06/08/2007, 00.00
PAKISTAN - SAUDI ARABIA
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A negotiator between the government and Red Mosque: Imam of Mecca

Abdul Rehman Al-Sudais, first among the Imam’s from Mecca’s Great Mosque yesterday met the leaders of Islamabad’s Red Mosque, to whom he expressed his solidarity for their “righteous fight” to islamify Pakistan.

Islamabad (AsiaNews) – A mediator has come forth in attempts to end the long tug of war between the Pakistani government and the capital’s “Red Mosque”: the leading imam from Mecca’s Great Mosque, Abdul Rehman Al-Sudais, who has offered his “cooperation to overcome the remaining obstacles between the Pakistani government and the madrassa headed by the Mosque”.

 

The religious leader met last May 6th with a delegation from Lal Masjid [an extremist Mosque in Islamabad, which preaches in support of the violent introduction of Sharia law] with whom he spoke for over 3 hours.  Maulana Adul Rasheed Ghazi, one of the leaders of the controversial place of worship said: “We have great respect for him and we welcome his efforts. We briefed him about our plans and demands. He was very positive and wished us all the best. We asked him to use his influence on the government for implementation of Islamic laws in line with Saudi Arabia”.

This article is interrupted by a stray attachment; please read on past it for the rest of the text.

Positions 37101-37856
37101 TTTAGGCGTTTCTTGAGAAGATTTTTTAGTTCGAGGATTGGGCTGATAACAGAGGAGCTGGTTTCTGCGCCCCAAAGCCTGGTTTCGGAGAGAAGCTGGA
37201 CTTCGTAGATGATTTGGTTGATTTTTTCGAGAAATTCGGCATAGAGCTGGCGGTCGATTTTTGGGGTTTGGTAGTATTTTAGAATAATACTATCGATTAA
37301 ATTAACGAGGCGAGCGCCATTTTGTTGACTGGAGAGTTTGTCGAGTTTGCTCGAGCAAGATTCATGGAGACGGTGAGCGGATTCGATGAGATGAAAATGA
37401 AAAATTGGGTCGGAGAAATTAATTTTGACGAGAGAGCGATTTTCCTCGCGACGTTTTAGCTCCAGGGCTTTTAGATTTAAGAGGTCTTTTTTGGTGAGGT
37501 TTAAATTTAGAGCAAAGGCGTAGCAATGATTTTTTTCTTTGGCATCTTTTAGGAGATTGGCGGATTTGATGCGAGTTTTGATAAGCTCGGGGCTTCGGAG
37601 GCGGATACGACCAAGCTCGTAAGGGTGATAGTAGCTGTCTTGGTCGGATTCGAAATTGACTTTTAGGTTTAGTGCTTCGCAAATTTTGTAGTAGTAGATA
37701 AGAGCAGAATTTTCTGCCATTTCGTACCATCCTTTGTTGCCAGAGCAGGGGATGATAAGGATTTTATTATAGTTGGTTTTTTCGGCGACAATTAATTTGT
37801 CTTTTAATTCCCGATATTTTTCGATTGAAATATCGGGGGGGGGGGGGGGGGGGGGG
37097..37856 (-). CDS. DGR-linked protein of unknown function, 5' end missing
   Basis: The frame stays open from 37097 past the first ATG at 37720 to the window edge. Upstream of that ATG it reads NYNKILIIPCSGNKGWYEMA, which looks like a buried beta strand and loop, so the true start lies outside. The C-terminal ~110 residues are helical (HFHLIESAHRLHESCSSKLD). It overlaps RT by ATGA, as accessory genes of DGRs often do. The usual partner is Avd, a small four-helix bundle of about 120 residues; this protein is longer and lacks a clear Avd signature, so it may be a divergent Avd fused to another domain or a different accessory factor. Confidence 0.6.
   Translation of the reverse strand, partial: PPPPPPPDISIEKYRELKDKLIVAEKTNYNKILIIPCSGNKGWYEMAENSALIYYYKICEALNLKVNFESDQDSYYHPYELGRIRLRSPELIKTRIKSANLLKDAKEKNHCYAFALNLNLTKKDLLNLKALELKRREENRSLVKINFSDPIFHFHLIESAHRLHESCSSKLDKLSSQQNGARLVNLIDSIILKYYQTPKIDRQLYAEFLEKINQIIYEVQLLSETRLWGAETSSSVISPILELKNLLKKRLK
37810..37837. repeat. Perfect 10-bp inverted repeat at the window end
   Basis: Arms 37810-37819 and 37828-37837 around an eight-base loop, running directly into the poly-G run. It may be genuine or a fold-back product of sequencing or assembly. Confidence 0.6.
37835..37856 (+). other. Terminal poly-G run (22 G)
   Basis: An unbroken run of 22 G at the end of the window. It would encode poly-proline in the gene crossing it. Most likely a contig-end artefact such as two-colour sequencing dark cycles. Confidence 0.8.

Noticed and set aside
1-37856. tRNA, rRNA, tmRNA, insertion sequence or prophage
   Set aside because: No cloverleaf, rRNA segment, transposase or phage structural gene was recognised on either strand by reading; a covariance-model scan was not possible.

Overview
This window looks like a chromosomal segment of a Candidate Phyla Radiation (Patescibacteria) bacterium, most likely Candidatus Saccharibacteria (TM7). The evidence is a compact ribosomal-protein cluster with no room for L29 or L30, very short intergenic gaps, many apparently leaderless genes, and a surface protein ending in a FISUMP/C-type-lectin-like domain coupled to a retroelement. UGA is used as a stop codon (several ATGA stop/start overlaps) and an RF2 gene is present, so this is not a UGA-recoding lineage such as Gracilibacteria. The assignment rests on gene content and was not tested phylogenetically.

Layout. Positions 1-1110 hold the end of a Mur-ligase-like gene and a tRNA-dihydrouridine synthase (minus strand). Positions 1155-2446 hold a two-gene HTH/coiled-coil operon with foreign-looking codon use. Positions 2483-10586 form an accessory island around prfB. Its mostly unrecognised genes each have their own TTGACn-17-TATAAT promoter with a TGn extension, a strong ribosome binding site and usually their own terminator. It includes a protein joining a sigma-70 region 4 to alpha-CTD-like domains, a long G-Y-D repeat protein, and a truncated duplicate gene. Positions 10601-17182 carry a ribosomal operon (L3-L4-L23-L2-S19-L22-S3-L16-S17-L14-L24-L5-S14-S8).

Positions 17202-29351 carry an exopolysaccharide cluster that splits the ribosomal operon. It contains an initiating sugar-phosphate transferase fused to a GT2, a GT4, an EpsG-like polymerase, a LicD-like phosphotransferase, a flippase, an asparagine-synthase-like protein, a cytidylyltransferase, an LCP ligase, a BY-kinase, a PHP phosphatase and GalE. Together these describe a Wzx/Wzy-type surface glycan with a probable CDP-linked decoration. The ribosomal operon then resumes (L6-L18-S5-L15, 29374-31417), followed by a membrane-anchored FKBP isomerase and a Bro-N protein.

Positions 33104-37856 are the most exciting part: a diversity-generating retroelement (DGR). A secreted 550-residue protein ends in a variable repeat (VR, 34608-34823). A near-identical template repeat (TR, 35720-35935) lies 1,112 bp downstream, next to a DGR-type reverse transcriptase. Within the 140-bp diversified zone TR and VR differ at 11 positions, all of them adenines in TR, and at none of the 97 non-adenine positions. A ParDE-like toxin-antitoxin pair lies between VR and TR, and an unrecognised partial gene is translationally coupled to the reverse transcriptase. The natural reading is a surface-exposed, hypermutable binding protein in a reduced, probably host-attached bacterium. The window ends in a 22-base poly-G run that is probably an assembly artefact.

For his part, continued Ghazi, the mediator expressed his support of the project, because “He agreed that the enforcement of Shari`ah is the prime responsibility of an Islamic government, and if it fails to do that then the people can demand for that”.

 

Islamabad has clashed with red mosque, which heads the infamous Jamia Hafsa madrassa, over its persistent requests that the government further “islamify” Pakistan.  The leaders of the Islamic religious institute have repeatedly declared themselves “ready to lay down their lives to have sharia enforced in country, if necessary by violence”.

 

These are no empty threats: March last, female students from the madrassa attacked what they claimed was a brothel in the Pakistani capital and held two women hostage, accusing them of being the owners.  The two women were released only after having signed a document in which they admitted to “having behaved in a non-Islamic way”.  

In a second episode, the Mosque leaders asked for a fatwa against moderate Islam, “the principal cause of obscenity in the country” and threatened the government: “Put our law into action, or we will do it ourselves by every means available to us”.

 

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